In a nutshell
In just about every country in the world, it is required by law to conduct an environmental assessment before major commitments are made.
Two levels of assessment
Environmental assessment can be conducted at two levels of decision making:
- decision making on projects, such as a dam, motorway, airport or windpark. This is called Environmental and Social Impact Assessment (ESIA).
- decision making on plans, programmes or policies, such as a land use plan or an energy plan. This is called Strategic Environmental Assessment (SEA).
The main objectives and key stages of ESIA and SEA are similar. But the actual scope and relevant stakeholders can be quite different.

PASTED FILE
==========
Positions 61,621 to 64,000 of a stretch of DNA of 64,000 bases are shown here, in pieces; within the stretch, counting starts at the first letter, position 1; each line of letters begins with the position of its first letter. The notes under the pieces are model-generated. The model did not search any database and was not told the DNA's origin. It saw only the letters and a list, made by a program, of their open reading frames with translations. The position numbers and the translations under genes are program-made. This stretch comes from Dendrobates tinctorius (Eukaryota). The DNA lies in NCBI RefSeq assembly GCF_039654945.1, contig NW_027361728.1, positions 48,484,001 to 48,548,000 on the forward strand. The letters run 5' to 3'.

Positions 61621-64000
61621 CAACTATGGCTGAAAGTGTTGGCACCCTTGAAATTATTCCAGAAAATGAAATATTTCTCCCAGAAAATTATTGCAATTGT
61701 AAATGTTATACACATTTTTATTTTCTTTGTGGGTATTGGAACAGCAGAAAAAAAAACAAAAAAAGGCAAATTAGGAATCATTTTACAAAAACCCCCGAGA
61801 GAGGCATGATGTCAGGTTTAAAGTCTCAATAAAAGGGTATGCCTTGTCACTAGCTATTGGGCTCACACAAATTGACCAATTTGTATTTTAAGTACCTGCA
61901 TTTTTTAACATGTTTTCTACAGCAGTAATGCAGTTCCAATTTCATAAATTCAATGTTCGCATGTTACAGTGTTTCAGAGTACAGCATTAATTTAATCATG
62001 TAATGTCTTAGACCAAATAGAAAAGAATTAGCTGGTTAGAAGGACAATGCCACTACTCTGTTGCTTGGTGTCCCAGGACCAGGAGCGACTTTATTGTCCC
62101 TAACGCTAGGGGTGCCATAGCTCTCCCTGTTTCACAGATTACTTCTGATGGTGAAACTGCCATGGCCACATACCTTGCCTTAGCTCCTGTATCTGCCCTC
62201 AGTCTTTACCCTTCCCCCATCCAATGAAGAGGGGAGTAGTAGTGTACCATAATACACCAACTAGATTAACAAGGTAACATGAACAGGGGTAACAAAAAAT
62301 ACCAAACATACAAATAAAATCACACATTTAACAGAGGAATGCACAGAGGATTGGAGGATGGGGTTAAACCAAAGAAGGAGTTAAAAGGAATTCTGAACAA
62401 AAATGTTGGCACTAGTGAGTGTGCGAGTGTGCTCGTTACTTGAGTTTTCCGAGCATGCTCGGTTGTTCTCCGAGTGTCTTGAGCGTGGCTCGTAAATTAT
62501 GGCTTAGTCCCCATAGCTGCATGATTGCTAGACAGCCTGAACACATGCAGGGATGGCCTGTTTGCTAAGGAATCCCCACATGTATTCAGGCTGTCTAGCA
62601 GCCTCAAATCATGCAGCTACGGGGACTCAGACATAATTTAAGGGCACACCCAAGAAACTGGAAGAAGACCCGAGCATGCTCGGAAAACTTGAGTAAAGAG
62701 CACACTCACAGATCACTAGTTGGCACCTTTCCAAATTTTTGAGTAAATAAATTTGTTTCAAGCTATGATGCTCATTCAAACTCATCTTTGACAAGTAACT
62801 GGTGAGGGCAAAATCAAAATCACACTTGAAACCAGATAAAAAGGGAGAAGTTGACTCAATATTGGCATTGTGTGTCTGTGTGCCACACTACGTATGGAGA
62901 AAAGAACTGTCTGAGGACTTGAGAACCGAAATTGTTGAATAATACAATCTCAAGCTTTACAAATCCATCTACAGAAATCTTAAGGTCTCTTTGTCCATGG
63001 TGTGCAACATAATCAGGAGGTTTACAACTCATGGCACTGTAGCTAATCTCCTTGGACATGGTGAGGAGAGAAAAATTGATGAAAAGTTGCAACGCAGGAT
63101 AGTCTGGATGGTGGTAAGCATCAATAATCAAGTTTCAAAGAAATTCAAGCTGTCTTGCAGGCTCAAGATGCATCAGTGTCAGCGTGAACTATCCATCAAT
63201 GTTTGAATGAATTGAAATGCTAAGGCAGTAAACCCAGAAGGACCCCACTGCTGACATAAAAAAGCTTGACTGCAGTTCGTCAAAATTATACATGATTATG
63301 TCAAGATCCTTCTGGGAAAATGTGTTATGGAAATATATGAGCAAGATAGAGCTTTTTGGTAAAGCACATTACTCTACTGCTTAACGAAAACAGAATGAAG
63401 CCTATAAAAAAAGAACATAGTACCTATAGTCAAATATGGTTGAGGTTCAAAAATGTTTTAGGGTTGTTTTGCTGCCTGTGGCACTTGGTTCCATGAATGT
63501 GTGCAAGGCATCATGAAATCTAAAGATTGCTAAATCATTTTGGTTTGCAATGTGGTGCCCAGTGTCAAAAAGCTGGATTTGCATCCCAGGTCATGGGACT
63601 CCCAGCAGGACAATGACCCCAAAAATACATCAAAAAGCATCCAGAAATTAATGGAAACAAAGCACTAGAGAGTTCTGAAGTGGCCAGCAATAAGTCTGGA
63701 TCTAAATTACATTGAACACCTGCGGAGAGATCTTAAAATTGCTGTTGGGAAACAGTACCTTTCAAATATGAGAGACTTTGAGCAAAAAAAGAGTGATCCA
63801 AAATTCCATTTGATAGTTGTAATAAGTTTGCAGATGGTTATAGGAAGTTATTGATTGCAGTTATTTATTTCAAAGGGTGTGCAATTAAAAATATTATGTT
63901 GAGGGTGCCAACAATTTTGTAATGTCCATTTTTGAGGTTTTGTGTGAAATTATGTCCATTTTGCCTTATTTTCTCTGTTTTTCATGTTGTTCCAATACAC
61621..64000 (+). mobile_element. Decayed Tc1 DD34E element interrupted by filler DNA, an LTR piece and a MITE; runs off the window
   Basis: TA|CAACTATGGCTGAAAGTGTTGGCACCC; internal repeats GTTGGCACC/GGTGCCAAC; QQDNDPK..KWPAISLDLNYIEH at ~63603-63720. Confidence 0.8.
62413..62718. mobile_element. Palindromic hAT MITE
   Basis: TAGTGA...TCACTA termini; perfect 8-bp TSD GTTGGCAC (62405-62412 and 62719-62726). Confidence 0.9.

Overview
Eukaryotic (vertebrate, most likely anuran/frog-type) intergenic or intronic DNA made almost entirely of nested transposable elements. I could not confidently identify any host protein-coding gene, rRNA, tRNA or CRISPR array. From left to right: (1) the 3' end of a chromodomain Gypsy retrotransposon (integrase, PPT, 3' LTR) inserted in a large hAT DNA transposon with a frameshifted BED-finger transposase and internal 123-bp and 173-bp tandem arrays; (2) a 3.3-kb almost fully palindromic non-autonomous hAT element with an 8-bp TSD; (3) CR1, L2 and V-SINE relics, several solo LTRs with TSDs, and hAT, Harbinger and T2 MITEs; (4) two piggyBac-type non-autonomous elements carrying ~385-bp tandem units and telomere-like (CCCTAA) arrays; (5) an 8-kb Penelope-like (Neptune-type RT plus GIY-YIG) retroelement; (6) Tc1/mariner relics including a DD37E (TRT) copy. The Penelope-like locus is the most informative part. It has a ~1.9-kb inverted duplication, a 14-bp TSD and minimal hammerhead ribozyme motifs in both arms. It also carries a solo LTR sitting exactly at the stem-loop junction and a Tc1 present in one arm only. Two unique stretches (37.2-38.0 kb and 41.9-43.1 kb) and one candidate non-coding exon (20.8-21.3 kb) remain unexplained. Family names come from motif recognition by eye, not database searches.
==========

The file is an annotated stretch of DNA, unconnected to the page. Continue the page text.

What the NCEA looks for in an environmental assessment process:
- information: Does the process deliver the information needed for decision making? Information on the impacts of the proposed action, but also on alternative decision options, mitigitation measures, and how to manage impacts after decision making.
- dialogue: Does the process engage affected stakeholders in a timely, transparent and inclusive way?
- influence: Does the process influence decision making by addressing relevant issues, providing usable inputs for decision makers at the right time and ensuring that decision makers can be held accountable for their use of the assessment outcomes?